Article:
For more than a few days after the game, Phillip Hall said his cell phone was jammed with calls from happy relatives, friends, neighbors and his union brothers and sisters in Steelworkers Local 7-669 at the Honeywell uranium processing plant in Metropolis, where he works.
Meanwhile, Bryan and Phillip are quick to congratulate the fallen 49er foe, too. “They played a great game,” Bryan said. “They hung in there.”
He hopes to hang in with the Ravens. In 2011, Baltimore took him on as an unsigned free agent out of Arkansas State University, where he graduated in 2010.
Hall had played high school ball under head coach Perry Thomas, now head coach at Campbellsville University. “I owe him a lot,” Hall said. “When I came to high school, I wasn’t the best football player.”
Thomas chuckled at the idea that he made Hall a pro. “High school coaches don’t make NFL players. We might like to think we do, but we don’t. Bryan already had the talent.”
He said Hall worked hard to hone his football skills on the Tilghman practice field. “Bryan is a driven guy. At Tilghman, we helped him with the proper football mechanics, but we can’t take credit for his success.”
Maybe not, but Hall still bleeds Tilghman blue and white. Before the Super Bowl, he showed his colors on his Facebook page. He posted a photo of himself decked in a Tilghman hoodie in front of his dressing room locker deep in the bowels of the Big Easy ballpark.
“There’s a lot of pride and tradition at Tilghman,” he said. “I wanted to show that I still have Tilghman pride, too.”
In high school, Hall mostly played linebacker, helping anchor the Big Blue D and earning a trio of football letters. He got a scholarship to ASU, where he was a starter and star at defensive tackle.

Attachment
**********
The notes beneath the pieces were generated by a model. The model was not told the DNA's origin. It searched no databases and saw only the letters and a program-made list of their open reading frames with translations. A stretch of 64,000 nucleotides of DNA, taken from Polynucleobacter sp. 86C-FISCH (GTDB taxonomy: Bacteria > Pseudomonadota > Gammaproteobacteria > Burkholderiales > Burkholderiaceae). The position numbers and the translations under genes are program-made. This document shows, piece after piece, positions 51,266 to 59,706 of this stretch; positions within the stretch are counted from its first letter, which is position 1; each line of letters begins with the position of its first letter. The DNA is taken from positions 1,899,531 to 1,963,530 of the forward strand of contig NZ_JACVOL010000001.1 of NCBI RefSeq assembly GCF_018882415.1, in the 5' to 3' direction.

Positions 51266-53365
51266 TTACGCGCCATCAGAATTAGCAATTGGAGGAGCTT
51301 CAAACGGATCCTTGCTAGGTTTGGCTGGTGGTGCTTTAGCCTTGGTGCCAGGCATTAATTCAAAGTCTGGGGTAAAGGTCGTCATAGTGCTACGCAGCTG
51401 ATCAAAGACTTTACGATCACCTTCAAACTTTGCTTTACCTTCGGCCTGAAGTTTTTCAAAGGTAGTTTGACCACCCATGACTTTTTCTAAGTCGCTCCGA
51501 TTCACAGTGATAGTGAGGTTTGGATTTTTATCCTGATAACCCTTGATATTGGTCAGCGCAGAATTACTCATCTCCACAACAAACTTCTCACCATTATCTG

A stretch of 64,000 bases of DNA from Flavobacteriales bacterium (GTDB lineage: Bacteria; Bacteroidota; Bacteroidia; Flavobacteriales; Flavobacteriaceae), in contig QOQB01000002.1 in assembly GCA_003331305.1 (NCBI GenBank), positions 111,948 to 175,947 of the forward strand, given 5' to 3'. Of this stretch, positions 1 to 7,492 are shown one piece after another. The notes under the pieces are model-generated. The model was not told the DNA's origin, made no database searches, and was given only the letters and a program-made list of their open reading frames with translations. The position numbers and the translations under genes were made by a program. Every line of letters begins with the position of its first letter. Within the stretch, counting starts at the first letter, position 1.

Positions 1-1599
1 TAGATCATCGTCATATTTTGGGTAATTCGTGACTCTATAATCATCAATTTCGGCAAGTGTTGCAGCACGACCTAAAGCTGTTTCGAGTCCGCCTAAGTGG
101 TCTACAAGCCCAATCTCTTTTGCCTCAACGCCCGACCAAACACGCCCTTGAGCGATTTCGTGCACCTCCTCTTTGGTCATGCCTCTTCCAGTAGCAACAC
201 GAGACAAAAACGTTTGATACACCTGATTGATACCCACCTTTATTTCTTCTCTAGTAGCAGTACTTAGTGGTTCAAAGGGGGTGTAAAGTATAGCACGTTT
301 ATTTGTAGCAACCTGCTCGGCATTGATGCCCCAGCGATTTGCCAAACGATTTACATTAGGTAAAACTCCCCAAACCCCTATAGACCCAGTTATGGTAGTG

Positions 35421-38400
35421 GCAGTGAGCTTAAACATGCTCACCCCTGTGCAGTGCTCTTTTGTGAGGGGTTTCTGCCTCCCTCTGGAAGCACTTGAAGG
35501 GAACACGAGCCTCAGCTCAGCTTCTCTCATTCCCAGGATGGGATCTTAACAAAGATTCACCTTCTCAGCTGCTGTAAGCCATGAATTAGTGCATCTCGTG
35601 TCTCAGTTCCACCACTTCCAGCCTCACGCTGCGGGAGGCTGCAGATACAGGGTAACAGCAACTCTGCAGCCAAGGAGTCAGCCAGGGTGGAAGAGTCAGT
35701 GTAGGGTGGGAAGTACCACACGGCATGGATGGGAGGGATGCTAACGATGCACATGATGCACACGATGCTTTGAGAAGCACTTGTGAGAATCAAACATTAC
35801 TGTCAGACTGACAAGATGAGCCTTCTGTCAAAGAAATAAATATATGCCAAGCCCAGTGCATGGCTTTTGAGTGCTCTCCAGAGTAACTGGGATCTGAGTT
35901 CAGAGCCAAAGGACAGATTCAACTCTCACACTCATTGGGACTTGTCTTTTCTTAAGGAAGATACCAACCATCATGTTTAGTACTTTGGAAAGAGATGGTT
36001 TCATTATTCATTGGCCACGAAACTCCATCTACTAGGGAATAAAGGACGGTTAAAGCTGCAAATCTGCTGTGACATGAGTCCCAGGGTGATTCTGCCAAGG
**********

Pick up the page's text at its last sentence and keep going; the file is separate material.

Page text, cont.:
Ravens records show Hall played in five games in the 2012 regular season and made three tackles. He said his first tackle in pro ball was extra special.
It was in a pre-season game against the team he grew up cheering for back in Paducah—the Philadelphia Eagles. “I was a big Donovan McNabb fan. I looked up to all of those guys.”
Now a lot of guys in Tilghman blue and white are looking up to the school’s only Super Bowler, who made a Ravens fan out of Coach Thomas.
“I didn’t have a favorite pro football team before,” he said. “Now I do.”
For a brief and shining moment—okay, maybe not shining—the Ravens practice squad had a pair of Tilghman teammates.
“It was a very, very cool experience,” said Hunter Cantwell, who quarterbacked the Big Blue offense while Bryan Hall helped back up the defensive line. “We were the only two Ravens who played together in high school.”
Cantwell has since moved on to Campbellsville University, where he is an assistant coach under Perry Thomas, who coached Cantwell and Hall at Tilghman.
Cantwell was released from the practice squad on Sept. 29, 2011. Hall officially made the 53-man Ravens roster on Sept. 1, 2012.
“We talked a lot about home and playing at Tilghman,” said Cantwell, who mentors Campbellsville quarterbacks.
Cantwell watched the Super Bowl and hoped Hall might get a chance to play in the game. “But it was great to see all of those guys I developed a relationship with win the Super Bowl.”